Japanese Interior Kite – Once Connected People with Gods

By Saneyuki Owada

Japanese Interior Kite

History of Kites

Flying high in skies around the world, kites have connected humans with the celestial dome since ancient times. Throughout history, they’ve served many purposes: as military tools, as instruments that revealed the electrical property of lightning, and as prototypes for the very first aircraft. Today, they’re still flown in many corners of the world as a past time.


Sacred Tool for Rituals – From ancient times to the early 1600s

Like Confucianism and Buddhism, kites – both in design and usage in rituals – are believed be brought to Japan from its supposed origin, China. As their usage spread across the country, they were adapted to the local culture of each region, and were used to pray for prosperity or to celebrate a great harvest of the year. Over the centuries, the shapes and designs of kites diverged to fit their purpose and region: for example, cocoon-shaped kites were used in areas with a strong sericulture, and amounted to over 4,000 designs to date (although most of these unique designs are now lost).

Regardless of the region, however, kites were regarded as highly sacred tools, connecting humans and the gods in the sky. In some villages, only chief priests were allowed to touch the kites; in others, only highly-regarded adult men were.

As the kites were sacred, so were the people who made them. Each kite was designed with colors and angles precisely selected for the purpose – whether to pray for more rain or less of it – based on the classic principles of “qi”, the study of energy flow that is prevalent in traditional Chinese culture. In order to design a proper kite according to its usage, the kite maker required a deep and wide knowledge of the principles of qi, limiting the position to only the highly educated and experienced; a respectable figure in the community.

Household Protection – Late 1500s to early 1900s

As the country experienced turmoil in the late 1500s when powerful warlords unsettled the country with endless wars to unify Japan, the general population could do nothing but to hope for peace. Desperate for security, the people turned to kites – a handy ornament with versatile blessings – and hung them inside their houses for protection. The practice became so popular that in barely a century, almost every household had a protective kite. At the same time, they remained sacred in highly religious rituals around the country.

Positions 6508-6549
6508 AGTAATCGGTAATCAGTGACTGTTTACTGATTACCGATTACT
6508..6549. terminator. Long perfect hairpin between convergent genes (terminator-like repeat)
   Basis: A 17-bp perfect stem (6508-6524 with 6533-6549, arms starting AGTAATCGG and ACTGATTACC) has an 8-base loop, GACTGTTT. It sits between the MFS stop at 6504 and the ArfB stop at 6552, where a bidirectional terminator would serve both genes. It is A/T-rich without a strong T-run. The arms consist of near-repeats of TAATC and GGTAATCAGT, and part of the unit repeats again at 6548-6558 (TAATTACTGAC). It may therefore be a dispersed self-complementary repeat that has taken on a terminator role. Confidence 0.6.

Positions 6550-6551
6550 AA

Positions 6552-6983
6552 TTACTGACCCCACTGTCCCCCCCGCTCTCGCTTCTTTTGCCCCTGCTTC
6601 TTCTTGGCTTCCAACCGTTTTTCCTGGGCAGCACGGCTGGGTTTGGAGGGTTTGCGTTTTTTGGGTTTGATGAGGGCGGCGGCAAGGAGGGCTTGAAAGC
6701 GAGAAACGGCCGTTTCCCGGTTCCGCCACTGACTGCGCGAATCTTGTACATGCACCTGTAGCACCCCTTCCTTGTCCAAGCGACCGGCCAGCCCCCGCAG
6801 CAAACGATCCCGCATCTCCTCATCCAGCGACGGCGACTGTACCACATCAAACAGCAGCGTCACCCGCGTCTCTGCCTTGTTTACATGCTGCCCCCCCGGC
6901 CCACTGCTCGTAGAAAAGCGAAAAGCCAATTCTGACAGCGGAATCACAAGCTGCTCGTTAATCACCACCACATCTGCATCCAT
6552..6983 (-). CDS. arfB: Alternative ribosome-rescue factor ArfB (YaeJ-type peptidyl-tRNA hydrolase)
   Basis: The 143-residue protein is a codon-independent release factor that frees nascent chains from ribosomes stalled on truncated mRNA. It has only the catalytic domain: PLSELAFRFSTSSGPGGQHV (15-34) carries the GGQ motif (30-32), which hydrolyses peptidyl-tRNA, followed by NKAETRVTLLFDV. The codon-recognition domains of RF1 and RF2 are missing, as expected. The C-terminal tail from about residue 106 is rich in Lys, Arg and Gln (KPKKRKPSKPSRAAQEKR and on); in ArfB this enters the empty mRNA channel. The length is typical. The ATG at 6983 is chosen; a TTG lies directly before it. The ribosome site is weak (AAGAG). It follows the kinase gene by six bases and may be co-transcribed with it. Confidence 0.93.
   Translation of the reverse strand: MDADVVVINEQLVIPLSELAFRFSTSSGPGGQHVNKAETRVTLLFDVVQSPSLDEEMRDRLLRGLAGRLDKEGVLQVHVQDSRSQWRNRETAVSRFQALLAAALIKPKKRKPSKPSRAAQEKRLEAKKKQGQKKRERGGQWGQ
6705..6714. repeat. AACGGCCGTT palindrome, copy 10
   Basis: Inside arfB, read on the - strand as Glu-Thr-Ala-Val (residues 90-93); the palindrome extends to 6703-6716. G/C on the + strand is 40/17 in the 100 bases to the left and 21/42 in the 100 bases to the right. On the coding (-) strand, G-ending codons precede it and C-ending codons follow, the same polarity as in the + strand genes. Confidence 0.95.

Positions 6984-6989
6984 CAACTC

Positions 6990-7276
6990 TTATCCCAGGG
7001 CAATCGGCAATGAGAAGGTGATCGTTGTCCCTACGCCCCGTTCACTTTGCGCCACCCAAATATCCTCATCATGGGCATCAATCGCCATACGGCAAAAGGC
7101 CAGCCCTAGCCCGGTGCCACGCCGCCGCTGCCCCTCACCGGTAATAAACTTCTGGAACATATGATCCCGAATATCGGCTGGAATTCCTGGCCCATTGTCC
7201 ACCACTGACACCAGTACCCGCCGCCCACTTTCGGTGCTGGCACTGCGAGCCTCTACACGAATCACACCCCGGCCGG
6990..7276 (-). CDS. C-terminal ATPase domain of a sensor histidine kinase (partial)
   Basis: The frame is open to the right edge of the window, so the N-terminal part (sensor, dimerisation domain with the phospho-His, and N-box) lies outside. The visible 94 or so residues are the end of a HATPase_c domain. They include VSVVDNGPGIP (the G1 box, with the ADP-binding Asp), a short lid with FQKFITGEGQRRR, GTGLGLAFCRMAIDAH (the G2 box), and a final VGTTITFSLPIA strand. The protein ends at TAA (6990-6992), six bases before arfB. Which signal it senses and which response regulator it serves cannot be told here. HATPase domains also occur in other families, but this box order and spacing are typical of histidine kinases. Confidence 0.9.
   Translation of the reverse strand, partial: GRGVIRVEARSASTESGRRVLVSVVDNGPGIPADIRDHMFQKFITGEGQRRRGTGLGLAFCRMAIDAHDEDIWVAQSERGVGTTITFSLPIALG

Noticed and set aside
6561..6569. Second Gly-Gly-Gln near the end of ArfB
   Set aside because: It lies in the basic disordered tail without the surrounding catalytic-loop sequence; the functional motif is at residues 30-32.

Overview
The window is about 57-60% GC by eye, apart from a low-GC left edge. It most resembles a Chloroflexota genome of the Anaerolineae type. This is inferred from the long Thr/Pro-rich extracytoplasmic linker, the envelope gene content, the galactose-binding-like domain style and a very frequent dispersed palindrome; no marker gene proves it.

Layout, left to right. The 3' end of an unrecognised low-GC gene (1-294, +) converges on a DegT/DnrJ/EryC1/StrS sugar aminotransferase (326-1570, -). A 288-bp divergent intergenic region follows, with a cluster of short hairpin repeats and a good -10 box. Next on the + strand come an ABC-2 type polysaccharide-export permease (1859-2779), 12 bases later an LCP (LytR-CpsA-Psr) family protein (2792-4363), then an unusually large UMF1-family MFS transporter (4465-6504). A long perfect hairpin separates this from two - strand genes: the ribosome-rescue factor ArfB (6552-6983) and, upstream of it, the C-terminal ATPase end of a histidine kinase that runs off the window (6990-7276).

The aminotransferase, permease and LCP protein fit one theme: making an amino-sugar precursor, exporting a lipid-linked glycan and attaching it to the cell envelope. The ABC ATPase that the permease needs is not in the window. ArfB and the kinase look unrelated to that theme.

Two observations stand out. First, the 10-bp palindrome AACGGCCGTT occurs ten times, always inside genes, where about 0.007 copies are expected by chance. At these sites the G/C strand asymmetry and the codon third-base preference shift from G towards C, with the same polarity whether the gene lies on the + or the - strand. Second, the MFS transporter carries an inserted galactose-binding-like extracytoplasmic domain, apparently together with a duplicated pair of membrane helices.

Children’s Toy – Early 1900s to present

By the 20thcentury when the country was quickly heading towards the world wars, kites were used as propaganda to encourage youths to fight for their country. Kites designed with military motifs were showcased at kite competitions around Japan, shifting the market from ritualistic use to children’s recreation. Today, while a few festivals where kites are flown ritualistically are still held and some households still use them for protection, kites are regarded as children’s toys for a majority of the population. Taco’pe is one of a few traditional kite makers that still produce traditional kites designed with ancient qi principals to bring good luck to their owners.

Kite Making

“It’s an intense process that takes over a week in total,” says Takara Asami, kite maker at Taco’pe, “from the preparation of the materials to the finished product.” However, the process itself may sound simple – cut out thin bamboo sticks and tie them together to make a frame, glue on the paper, draw the design and color it, then tie on a string – the whole process is done by Mr. Asami alone. As many of his kites are custom-made to each customer’s wish, coming up with the proper design alone takes a few days; each angle, color and delicate details are adjusted to maximize the luck brought to the customer. As with any handmade work, each process requires extensive care as well; one small mistake ruins the whole piece altogether. At the same time, Mr. Asami also puts a tremendous amount of his energy, or qi, into each process, from shaving off bamboo splinters to coloring the kite with each brush stroke. “It’s excruciatingly exhausting,” he admits, “but when my customers tell me that my kites brought them good luck, I feel relieved and it was all worth it.”